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The Brazilian government has taken action against illegal gold miners who are causing a humanitarian crisis on the country’s largest Indigenous reservation.

On Tuesday, the Brazilian Institute of Environment and Renewable Natural Resources (IBAMA) and the Indigenous agencies announced that an operation began earlier this week to remove illegal gold miners from the region. IBAMA stated that government agents had destroyed equipment such as a helicopter, a plane, a bulldozer, and support structures that the miners were using on Yanomami land in the northern state of Roraima. Additionally, two weapons and three boats containing around 5,000 liters of fuel were also seized.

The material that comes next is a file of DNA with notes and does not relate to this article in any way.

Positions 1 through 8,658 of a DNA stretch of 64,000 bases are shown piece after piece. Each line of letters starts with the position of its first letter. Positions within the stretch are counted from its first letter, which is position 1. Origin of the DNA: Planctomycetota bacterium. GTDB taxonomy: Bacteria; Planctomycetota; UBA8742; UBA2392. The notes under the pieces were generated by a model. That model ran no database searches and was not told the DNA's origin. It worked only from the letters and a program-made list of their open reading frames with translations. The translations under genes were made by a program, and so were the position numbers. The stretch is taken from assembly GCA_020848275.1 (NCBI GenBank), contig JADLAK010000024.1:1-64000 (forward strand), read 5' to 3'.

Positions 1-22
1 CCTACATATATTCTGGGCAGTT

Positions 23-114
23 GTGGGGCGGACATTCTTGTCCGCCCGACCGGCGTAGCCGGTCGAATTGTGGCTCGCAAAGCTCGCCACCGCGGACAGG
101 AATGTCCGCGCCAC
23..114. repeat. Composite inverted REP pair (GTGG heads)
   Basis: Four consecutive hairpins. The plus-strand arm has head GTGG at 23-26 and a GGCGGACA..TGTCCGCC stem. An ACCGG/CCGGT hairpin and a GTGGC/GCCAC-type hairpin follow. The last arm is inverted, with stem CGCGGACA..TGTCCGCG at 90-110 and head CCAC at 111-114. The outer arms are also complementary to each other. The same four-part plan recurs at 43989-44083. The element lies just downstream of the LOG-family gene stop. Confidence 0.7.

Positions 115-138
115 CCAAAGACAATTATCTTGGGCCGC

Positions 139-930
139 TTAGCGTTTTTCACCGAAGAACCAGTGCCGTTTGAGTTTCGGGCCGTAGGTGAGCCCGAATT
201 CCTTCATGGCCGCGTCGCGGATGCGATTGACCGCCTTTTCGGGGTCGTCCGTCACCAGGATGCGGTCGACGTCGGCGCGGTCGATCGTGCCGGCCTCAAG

IBAMA has also set up a checkpoint next to a Yanomami village on the Uraricoera River to stop the miners’ supply chain. No more boats carrying fuel and equipment will be allowed to cross the checkpoint. According to authorities, some of the miners have fled to neighboring French Guiana, Suriname, and Guyana after being pursued by government forces.

Since taking office, President Luiz Inacio Lula da Silva has promised to defend the Yanomami people after years of neglect and rising violence. For decades, The Yanomami people have long warned of the dangers of illegal mining on their territories. This has led to widespread environmental degradation and increased violence, threats, and disease.

This comes as the Hutukara Yanomami Association claims illegal gold mining on the Yanomami reservation increased by 46% in 2021 to reach 8,085 acres.


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